I’m delighted to have a guest post from Julie Fairey.
Like my gracious host Deborah, I too am living in a strange land these days, although I’ve managed this move without any actual physical relocation.
My days and nights used to be mine to command. Now I live at the beck and call of a tyrant, one who insists on using a foreign language that I am slow to learn. Wriggly has redefined how I see myself, and my relationships with others*. His tyranny extends to determining when I sleep and when I wake, even sometimes when I can eat, and the dictates of the Holidays Act and other relevant labour legislation simply do not apply in this area of employment. I’d like to think that one day I’ll benefit from Wriggly’s nepotism, seeing as how he is my son, although that slim hope of advantage seems a long way off at 3.13am.
On the whole I think I like this new life – certainly I am rather enamoured of the cause of all this change despite his obsession with sleep deprivation as a form of torture. I’m still working on getting that first genuine smile, but even without that I’m finding motherhood a rewarding experience.
The challenges of protecting and sustaining this new life have (so far) been very stimulating. I have always liked problem solving and planning, and dealing with Wriggly’s dictatorial nature has me thinking outside the square as never before. There’s a strange fulfillment in working out why he’s crying, and thus making a small baby happy, if even for a few moments. I’ll be back to paid work later in the year, but for now I’m mostly happy working out how to do things with only one free hand (or even on occasion no free hands) and getting a sense of satisfaction from managing a trip to the shops and back without assistance.
I’m also rediscovering the houseproud Julie who was buried under the stress of working a difficult job with longer than normal hours. I’d put housework in the Someone Else’s Problem** basket, we’d eat out whenever there wasn’t time or energy to cook, and generally I accepted that my home was going to have to be dustier and more cluttered than I really wanted. Now I can take control of all that for myself, at least as Wriggly’s demands allow.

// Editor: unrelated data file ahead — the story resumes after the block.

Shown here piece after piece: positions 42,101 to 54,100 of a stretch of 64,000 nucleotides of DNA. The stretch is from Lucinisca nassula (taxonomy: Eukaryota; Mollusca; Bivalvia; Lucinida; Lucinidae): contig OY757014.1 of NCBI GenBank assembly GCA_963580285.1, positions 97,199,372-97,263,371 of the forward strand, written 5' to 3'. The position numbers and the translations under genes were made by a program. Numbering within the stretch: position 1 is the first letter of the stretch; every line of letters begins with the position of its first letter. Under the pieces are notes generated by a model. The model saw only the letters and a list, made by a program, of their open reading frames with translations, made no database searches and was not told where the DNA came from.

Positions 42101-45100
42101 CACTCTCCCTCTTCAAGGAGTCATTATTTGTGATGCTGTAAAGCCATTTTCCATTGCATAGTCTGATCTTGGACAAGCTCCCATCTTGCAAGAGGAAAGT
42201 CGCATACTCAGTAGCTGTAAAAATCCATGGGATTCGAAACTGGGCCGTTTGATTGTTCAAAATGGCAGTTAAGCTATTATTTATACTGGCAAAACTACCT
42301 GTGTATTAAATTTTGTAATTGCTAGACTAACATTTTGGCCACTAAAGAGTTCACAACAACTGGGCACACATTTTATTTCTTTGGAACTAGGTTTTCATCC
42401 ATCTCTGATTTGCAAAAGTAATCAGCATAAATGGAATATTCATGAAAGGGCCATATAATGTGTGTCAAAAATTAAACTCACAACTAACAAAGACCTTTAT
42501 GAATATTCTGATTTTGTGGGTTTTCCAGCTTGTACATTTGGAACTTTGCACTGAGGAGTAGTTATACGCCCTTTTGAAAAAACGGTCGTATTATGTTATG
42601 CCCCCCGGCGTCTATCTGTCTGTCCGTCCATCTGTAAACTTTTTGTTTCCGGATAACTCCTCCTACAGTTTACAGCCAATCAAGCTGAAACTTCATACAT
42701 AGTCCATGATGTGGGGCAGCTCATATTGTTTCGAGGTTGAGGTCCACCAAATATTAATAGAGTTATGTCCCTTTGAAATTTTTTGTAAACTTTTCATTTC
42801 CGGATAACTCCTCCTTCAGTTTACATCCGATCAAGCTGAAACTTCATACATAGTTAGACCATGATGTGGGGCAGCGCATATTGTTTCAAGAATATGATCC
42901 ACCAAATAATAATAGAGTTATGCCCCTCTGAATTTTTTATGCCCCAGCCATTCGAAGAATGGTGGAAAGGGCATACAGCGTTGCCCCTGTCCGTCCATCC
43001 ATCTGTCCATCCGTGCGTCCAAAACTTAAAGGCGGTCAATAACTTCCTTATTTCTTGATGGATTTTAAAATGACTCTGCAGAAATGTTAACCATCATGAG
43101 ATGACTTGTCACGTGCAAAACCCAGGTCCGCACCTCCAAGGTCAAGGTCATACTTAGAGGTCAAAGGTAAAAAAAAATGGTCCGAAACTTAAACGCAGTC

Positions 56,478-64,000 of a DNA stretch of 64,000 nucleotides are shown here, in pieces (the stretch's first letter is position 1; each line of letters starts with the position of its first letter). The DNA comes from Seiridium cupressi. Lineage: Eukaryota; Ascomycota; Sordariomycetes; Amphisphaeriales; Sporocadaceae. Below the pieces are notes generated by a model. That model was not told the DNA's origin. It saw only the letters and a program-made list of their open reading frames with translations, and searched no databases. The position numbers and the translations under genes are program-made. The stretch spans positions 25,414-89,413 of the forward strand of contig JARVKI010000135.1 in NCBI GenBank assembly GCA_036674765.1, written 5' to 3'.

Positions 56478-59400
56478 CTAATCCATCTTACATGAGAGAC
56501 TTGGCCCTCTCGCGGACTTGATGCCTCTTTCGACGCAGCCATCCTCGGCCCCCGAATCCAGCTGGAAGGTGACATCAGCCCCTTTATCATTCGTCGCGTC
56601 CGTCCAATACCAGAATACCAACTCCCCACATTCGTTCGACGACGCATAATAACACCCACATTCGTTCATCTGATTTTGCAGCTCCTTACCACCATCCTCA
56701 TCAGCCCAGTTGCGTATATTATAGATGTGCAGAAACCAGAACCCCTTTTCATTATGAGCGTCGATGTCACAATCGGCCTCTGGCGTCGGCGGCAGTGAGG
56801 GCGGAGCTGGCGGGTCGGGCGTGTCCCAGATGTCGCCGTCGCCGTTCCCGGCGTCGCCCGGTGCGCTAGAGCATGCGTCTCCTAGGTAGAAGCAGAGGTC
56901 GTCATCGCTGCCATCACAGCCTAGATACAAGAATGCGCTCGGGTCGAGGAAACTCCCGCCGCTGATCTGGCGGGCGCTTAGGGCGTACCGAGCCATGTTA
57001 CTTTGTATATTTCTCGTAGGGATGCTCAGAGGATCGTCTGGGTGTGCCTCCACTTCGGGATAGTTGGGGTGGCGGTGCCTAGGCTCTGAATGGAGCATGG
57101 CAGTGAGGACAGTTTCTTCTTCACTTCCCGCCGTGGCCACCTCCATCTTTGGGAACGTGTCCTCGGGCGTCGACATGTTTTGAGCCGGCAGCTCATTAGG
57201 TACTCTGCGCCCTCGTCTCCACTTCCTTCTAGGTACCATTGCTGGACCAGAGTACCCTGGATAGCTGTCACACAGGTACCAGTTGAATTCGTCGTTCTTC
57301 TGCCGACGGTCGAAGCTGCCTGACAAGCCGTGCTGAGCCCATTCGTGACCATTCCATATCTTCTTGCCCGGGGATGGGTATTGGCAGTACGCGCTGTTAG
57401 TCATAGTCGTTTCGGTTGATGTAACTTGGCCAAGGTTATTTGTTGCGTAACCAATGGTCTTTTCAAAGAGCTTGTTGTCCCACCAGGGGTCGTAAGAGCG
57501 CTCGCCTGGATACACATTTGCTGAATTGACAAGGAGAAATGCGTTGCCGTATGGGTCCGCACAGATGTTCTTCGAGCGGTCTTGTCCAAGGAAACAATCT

But inevitably concerns of a feminist nature rear their heads, when one partner in a relationship is staying home to maintain the lives of three people and the other is out in the world earning the moolah to fund that life. Both are important, indeed vital, roles, but how to share them with some form of equity? Particularly when both members of this partnership have been living all our lives in a society which still tends to divide this stuff up along gender lines. If I hear one more person tell me “well that’s just the way it is” or “all women/men are like that” I may very well scream so loudly that Wriggly is shocked into silence for a good five minutes.
For now I am largely shelving my parity worries, as I focus on learning all the new skills that are suddenly necessary. Sooner or later the fair division of labour will have to be faced though, because already I feel my world has become somewhat smaller. Without the wonders of the interweb I suspect I’d have little to offer in the way of conversation except to comment on the bodily functions of babies. Even with the ability to read all about The World Out There online I find I generally end up talking about Wriggly sooner or later in every interaction.
And if I’m totally honest I do feel that I’ve gone from one stressful job to another, with little time off from the strain. While the core competencies of the two roles are significantly different, they have one key area of overlap – I find that the people I deal with most are constantly wanting something from me and often their desires are difficult to satisfy. As with my previous day job as a unionist, the best way to resolve the demands is usually to turn and face the strain as soon as possible. But that’s not always what I want to do.
I’ll keep navigating through this new land, for the rest of my life, and as the time served as a parent starts to mount up no doubt I will come to terms with how to embrace my new role without losing my old self. For now I’ll take my kicks from Wriggly’s gurgles and gurning, and accept that my payment will be in the currency of cuddles for some time to come.
* Eg, my parents are no longer my folks, they are Wriggly’s Nana and Grandad. Even the cat has a new moniker – Big Sister.
** Specifically the cleaners’ problem.